The Christmas story is one familiar to us all; whether it’s the story of the shepherds being summoned to the manger, the genealogy of Jesus (the endless list of begats), or John’s “in the beginning was the Word…”, each story introduces an aspect of Jesus’ life that is important to our Christmas experience.
by Jen Schlameuss-Perry
For a child is born to us, a son is given us; upon his shoulder dominion rests.
As we await the blessed hope, the appearance of the glory of our great God and savior Jesus Christ
“For today in the city of David a savior has been born for you who is Christ and Lord.”
You can read the full text of this Sunday’s readings here:
Depending on what Mass you go this this Christmas, you will hear a different Gospel story about the birth of Jesus. The first Mass you could attend (4:00 pm or later) gives the rundown on Jesus’ family tree, on Josephs’ side. Luke’s Gospel is told during the nighttime Mass (Midnight Mass) and is the one that’s probably easiest to follow. It’s the story of how Joseph and Mary went to Bethlehem for the census and there was no room for them to stay except a stable (which actually may have been a cave, not a stable the way we think of them), surrounded by animals, and angels calling the shepherds to come and be God’s first guests along with the heavenly host. If you go on Christmas Day you’ll hear John’s beautiful expression of God’s eternal plan for our salvation through Jesus, The Word, coming to “pitch his tent among us.”
God is so big and we are so small. Each of these stories shines a light on something we need to know about God revealed to us in the person of Jesus. We learn from Matthew that, like the rest of us, Jesus was born into a human family who loved him and who’s history he became a part of. It is proof that God’s promise to send the Messiah through the line of David has been completed. We learn from Luke that God chose the most humble beginning possible and invited the most humble first guests possible to welcome him into the world. God came for the poor, the marginalized, the overlooked and invited them to one of the most important events in human history. They were the guest of God and angels, and it’s each of our job to be Jesus to others and to make them our guests, too. John’s Gospel shows us Jesus’ Presence in the Trinity from the beginning; God’s plan to bring light into our darkness and to live side-by-side with us so that we could know God and allow ourselves to become more shaped in his image.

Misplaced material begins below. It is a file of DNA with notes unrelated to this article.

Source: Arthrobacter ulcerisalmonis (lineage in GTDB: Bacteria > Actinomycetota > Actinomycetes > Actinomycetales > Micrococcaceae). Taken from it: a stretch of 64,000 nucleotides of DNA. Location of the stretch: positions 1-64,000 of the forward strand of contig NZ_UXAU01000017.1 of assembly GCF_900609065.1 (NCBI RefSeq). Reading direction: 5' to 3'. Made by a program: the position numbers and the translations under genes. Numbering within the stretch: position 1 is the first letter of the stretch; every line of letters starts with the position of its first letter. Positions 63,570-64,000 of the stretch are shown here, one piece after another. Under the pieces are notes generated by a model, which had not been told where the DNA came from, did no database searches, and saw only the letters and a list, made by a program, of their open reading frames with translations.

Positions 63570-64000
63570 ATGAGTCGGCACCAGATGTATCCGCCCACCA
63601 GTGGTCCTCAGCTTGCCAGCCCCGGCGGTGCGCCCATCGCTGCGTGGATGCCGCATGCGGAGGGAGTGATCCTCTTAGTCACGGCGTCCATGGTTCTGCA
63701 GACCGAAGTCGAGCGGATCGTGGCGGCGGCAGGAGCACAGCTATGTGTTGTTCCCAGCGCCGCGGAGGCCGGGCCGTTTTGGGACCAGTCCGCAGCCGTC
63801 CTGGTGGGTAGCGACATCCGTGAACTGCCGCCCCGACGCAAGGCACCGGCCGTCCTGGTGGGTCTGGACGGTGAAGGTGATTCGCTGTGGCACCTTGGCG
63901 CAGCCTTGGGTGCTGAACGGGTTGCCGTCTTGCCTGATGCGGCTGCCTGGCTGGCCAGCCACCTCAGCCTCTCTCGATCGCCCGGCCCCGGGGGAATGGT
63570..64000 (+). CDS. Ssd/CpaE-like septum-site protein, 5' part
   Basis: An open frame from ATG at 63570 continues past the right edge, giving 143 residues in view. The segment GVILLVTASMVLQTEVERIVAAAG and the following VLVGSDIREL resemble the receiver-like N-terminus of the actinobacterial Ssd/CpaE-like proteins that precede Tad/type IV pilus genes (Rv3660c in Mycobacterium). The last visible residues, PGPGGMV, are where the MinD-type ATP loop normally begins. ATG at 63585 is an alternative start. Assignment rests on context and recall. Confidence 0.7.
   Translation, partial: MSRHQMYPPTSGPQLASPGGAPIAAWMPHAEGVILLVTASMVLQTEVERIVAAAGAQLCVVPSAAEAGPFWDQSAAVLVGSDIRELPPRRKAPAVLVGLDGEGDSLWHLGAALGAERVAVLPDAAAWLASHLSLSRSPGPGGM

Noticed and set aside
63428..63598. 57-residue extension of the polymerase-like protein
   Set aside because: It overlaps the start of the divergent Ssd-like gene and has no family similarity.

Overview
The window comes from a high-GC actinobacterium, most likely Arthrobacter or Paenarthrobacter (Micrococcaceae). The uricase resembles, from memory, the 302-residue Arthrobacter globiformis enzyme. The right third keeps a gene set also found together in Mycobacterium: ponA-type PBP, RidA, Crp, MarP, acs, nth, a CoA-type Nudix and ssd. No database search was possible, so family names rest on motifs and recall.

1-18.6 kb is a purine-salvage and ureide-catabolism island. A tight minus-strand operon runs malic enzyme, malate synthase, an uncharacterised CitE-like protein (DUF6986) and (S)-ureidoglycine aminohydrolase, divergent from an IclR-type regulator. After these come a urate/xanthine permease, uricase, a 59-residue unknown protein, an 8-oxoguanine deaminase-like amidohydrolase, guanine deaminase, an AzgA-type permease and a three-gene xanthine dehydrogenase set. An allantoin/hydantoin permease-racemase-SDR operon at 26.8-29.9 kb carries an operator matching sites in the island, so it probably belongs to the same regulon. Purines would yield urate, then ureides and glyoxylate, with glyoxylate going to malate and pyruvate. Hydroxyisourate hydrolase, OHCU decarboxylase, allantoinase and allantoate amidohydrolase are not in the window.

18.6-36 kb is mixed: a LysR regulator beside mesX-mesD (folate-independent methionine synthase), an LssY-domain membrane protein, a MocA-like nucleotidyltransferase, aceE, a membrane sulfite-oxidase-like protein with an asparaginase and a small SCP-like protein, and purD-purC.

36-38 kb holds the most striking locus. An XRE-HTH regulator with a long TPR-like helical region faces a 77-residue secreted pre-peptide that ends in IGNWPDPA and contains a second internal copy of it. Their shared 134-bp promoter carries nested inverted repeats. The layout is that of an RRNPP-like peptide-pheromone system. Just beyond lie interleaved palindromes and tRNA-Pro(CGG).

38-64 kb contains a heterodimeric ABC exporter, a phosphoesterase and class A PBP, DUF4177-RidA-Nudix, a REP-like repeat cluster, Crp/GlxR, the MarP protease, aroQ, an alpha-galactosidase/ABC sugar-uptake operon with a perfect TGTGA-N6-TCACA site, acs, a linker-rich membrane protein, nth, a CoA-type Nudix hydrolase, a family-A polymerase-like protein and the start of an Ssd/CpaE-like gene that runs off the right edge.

What is your favorite part of the Christmas story? What do you think it would be like to meet Jesus when he was a baby?
In John’s Gospel when it says “made his dwelling among us”, the literal translation is “pitched his tent among us.” It makes reference to the fact that our homes here are temporary and sometimes somewhat uncertain. Everything about the birth stories of Jesus was uncertain and a bit rough. Why do you think God chose those circumstances to introduce himself to us? How do you relate to a God who knows what it’s like to struggle? What does that phrase “pitched his tent among us” mean to you?
The older we get, the more our family history means to us. While sitting through the genealogy of Jesus can be somewhat boring and might seem irrelevant, it really does have a lot of interesting stuff in it. Many of the folks in there have pretty cool stories in the Bible. Try looking some of them up on your Christmas break. Share what the stories of your own family that have been passed down have meant to you.
A little lectio
The ancient practice of prayerfully reflecting on bits of Scripture is known as lectio divina. Want to try it out with your family? Head over to Lectio Divina for Kids to find out how to adapt this prayer practice for your kids.
A little Bible study
Want to do a little Bible study with your kids? Here are some tips:
- During Ordinary Time, the Church pairs the Old Testament and New Testament readings in a way that each sheds light on the other. Ask your kids to look for the common theme connecting the two readings. (Sometimes it’s obvious, sometimes it is subtle.) How does the “dialogue” between the readings help you understand them better?
- Get a New American Bible, Revised Edition, and take a look at the footnotes for these readings. How do they change your understanding of what is going on?
- Take a look at the context for the readings—what happens before, or after?
- Read the NABRE’s introduction to the book of the Bible that the readings are taken from. How does that help you understand the readings?
- If you don’t have a copy of the NABRE at home, you can view it online at the USCCB website at the Daily Readings web page. (The link will take you to today’s reading; click forward or backward on the dates to get to Sunday’s readings.)
For even more resources for breaking open this Sunday’s readings, head over to The Sunday Website.
The image for Breaking Open the Word at Home is taken from a 17th century illuminated manuscript by an anonymous (but very talented) artist. The text is from the beginning of the Book of Sirach, chapter 1, verses 1-12, which begins: “All wisdom is from the Lord and remains with him forever.”